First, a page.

Gary Claydon: The sort of straight-down-the-line, hard'n'heavy, bluesy rock'n'roll that Aussie bands do so well. Rose Tattoo were another from a veritable production line which also gave us the likes of DC, Cold Chisel, The Angels etc. They don't veer far from the tried and trusted formulae, however the excellent slide guitar gives them an extra dimension. Highlights - Rock 'N' Roll Outlaw, The Butcher And Fast Eddie, Astra Wally and Bad Boy For Love which, to this day, remains a great driving song.
Brilliant live when they first came to the UK in '81, including Angry Anderson head-butting the speaker stacks at Reading. Think he was getting into character for his later role as Ironbar in Mad Max: Beyond Thunderdome. Never really recaptured the energy of the debut in future releases. 7/10
Roland Bearne: For reasons unknown, I never bought a Rose Tattoo album. No idea why because they are self evidently great! Friends had them and we spun them together over a few underage beers! With deceptively finely honed riffs and song craft wrapped up in rough hewn slabs of graffiti daubed concrete and fronted not by a long haired bell bottom type but a pint sized bruiser coming off like an unholy trinity of Buster Bloodvessel, Lemmy and Bon Scott, although unlike Lem or Bon, Angry would absolutely break a bar stool over your head if you looked askance at his pint!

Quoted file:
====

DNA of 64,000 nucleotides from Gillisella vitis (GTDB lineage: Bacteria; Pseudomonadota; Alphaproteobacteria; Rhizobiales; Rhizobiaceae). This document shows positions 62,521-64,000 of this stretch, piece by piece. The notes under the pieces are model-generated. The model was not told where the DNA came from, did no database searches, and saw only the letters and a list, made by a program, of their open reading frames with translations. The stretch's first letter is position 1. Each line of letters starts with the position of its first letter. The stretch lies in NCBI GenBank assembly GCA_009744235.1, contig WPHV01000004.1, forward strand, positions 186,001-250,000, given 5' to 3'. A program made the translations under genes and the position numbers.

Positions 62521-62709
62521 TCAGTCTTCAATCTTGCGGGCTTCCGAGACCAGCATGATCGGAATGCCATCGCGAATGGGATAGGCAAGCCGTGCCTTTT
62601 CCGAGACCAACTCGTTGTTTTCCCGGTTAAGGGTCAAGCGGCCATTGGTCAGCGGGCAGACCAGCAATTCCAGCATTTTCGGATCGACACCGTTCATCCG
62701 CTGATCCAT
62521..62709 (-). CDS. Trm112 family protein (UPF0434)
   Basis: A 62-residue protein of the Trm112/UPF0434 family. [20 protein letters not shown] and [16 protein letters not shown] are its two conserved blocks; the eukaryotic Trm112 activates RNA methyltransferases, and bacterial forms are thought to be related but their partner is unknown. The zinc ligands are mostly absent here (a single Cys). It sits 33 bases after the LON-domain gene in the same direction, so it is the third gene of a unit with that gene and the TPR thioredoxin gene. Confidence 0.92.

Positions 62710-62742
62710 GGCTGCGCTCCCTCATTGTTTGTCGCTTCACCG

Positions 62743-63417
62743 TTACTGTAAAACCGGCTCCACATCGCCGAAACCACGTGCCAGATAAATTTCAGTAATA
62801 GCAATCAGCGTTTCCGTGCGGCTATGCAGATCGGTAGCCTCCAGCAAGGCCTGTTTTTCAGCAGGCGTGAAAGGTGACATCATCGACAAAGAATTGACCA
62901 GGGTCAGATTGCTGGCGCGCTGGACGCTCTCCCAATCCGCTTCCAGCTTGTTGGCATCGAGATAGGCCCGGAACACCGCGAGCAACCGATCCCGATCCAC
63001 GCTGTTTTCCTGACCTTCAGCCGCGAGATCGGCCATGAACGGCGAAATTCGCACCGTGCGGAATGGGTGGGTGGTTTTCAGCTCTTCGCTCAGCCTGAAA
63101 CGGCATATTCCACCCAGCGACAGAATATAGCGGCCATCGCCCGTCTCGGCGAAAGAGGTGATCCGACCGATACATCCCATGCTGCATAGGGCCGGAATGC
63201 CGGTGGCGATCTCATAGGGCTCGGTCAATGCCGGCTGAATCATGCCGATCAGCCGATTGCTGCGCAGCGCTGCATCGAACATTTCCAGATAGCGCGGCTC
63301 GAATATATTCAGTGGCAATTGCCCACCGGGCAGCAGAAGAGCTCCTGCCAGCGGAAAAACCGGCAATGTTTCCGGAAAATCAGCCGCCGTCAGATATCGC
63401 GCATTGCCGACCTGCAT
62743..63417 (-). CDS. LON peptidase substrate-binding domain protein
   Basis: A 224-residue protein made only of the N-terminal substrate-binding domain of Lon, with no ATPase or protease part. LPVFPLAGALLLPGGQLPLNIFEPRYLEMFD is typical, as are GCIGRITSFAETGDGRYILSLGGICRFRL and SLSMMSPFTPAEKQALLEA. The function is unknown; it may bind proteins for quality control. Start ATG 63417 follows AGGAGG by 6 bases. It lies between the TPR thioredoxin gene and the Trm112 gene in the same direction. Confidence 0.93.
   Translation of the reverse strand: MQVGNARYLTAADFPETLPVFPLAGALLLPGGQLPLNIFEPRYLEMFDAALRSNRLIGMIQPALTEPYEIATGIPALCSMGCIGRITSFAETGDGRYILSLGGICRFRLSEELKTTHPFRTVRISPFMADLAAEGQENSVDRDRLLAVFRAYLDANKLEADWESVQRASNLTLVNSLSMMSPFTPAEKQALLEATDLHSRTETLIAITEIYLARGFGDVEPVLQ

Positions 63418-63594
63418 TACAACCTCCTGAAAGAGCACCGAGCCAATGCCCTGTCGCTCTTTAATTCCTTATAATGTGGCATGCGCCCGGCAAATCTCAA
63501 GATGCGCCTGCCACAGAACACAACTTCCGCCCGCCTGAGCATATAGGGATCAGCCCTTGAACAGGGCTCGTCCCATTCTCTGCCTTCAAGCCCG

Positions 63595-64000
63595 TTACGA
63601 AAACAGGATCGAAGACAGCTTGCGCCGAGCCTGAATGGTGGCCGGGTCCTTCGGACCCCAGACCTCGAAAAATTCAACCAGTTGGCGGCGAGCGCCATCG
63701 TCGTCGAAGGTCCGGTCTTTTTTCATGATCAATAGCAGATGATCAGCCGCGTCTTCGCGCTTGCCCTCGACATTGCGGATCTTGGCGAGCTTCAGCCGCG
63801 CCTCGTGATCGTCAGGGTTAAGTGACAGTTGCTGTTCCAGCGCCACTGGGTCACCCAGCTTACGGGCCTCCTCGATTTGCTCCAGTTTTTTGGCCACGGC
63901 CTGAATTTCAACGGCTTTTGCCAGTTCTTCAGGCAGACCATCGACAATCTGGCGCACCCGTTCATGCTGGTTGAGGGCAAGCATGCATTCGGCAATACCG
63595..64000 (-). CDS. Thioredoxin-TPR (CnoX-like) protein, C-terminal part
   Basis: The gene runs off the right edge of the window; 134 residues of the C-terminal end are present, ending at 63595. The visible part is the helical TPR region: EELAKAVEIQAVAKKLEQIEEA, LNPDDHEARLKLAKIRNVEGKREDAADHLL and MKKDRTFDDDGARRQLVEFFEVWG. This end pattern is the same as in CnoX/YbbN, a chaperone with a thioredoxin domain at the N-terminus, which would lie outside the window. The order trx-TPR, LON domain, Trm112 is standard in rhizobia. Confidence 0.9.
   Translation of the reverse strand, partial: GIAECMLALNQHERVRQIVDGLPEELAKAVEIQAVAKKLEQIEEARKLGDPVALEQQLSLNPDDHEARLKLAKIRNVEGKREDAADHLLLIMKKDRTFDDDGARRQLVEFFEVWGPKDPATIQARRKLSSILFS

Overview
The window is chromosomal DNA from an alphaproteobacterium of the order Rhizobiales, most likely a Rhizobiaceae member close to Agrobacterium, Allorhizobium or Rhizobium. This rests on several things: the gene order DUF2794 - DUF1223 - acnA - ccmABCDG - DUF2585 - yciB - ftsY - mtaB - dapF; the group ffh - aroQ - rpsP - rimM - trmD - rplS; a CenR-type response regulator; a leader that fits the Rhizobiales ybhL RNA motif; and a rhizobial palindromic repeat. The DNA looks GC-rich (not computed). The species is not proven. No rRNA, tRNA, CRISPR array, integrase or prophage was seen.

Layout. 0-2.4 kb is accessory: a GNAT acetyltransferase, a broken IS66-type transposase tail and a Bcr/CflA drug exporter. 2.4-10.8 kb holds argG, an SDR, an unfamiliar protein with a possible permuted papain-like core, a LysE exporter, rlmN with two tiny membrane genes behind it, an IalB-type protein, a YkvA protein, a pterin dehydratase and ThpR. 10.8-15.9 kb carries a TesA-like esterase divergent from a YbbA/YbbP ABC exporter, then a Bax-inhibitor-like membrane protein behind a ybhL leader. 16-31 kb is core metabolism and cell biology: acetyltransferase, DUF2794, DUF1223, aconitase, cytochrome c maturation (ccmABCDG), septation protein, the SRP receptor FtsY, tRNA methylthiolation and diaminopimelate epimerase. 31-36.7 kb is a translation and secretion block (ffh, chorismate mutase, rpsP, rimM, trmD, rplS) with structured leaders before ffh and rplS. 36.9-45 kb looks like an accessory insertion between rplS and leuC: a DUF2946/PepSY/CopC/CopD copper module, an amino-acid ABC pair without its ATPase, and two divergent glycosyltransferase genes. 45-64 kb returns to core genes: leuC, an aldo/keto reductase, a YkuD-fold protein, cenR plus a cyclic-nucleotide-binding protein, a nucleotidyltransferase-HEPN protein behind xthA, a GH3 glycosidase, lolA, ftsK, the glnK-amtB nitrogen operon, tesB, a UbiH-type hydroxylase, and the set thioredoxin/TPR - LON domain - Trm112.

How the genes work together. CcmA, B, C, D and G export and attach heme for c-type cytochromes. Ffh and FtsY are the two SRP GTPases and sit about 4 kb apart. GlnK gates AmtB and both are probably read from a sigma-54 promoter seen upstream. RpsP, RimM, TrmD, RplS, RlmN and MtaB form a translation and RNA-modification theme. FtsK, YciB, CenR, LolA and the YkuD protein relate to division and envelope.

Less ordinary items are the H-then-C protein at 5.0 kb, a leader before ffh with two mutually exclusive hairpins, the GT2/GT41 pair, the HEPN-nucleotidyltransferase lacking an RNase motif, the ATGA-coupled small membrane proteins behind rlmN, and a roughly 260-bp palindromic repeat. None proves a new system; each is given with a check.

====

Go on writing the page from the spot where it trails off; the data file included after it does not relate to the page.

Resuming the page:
It's just terrific stuff, Rock 'N' Roll Outlaw and Bad Boy For Love are defining slabs of bar brawl rocking. The Butcher And Fast Eddie (and c'mon we all know Angry's The Butcher, right!?) Is the grimiest, grittiest piece of blues narrative ever committed to vinyl, its like a filthy urban version of a Sergio Leone slow build shoot out. Bloody marvellous. The songs in these grooves must surely have seeped via osmosis into the pores of anyone who calls themselves a rock fan (note to self: must make sure my lad listens to these guys!). In all, deceptively fine playing and song craft with a headbutt to the face delivery!
Kevin Miller: Now this is my kind of 70s hard rock. Really enjoying it after just one listen. I’m surprised I’ve never heard it before. The first track has a strong Zeppelin feel. The rest is heavily influenced by AC/DC with Bon (one of my favourite rock bands ever). Occasionally, I hear Rod Stewart’s voice too. I knew Nice Boys immediately from the GN'R cover, and it hit me just how much GN'R took from this band. I’m going to take a point away from them though for directly stealing the riff from She’s Got Balls for their song Bad Boy For Love.
Oliver Mueller: The Butcher And Fast Eddy is probably the best fusion of rock and blues ever created.
Richard Keeling: Not heard or heard of this band before. Good songs, played with conviction and some witty lyrics. Apart from the AC/DC influence, I heard pleasing shades of Status Quo and even the Faces in the vocals. Nice find, glad I heard it.